Fossil Lake

PrintPrint

Season Dates:  All Year
Fees:  None
Coordinates: 43.3278716,-120.4902564

Discovered (sort of) by Oregon's first governor, the dry lakebed in south-central Oregon's Lake County is a gold mine of Ice Age fossils, from tiny rodents to wooly mammoths, saber-tooth cats and dire wolves

Fossil Lake today is really nothing more than a low spot in the high desert. But once, a few hundred thousand years ago, it was part of a single huge lake, more than 100 feet deep, that included the areas we know today as Silver Lake and Christmas Lake.

Over the years, it got deeper and shallower with the seasons; like most Lake County lakes, it had no outlet, so minerals and salts concentrated in its waters.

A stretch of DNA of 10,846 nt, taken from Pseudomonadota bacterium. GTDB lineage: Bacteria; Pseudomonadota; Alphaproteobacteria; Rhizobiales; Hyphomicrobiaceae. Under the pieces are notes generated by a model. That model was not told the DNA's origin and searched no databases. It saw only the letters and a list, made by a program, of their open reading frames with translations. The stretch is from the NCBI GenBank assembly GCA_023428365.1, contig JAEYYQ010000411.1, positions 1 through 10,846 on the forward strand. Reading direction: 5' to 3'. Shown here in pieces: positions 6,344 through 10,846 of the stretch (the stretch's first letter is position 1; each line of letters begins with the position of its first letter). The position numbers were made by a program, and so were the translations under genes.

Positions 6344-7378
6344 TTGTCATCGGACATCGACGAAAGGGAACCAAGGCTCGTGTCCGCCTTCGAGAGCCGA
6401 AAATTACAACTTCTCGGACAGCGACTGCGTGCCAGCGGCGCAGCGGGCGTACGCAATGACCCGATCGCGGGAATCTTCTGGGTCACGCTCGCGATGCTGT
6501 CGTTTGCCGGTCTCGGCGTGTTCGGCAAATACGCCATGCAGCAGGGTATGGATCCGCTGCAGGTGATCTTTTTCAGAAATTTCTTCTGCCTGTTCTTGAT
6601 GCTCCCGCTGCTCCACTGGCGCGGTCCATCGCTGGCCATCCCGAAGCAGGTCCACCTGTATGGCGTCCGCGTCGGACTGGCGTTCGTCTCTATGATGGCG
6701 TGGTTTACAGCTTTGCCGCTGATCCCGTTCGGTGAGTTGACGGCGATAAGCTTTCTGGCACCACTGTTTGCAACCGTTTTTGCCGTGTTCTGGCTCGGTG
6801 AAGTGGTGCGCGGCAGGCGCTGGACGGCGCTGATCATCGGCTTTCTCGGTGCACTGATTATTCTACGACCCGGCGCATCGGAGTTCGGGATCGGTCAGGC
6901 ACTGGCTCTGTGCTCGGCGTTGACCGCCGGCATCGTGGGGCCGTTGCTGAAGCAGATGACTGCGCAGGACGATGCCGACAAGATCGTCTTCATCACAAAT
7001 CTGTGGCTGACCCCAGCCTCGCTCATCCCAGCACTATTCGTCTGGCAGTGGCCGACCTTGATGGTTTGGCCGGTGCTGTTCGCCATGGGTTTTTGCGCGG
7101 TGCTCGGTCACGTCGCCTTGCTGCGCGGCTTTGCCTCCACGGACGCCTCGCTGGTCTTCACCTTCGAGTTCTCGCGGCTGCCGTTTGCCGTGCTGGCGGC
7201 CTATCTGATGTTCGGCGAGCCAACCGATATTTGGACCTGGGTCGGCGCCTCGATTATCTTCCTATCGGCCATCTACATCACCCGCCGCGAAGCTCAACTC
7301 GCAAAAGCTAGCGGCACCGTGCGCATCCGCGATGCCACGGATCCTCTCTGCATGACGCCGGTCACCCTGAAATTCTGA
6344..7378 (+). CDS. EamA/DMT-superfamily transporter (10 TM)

This is apparently how so many animals came to be preserved in it. Crossing a mud flat to get to the water, they got stuck, sank and died; the salts in the water essentially pickled the animals, retarding the natural processes of decomposition; and over time, the bones petrified — although many of the specimens found there were still new enough that they hadn’t turned to stone yet.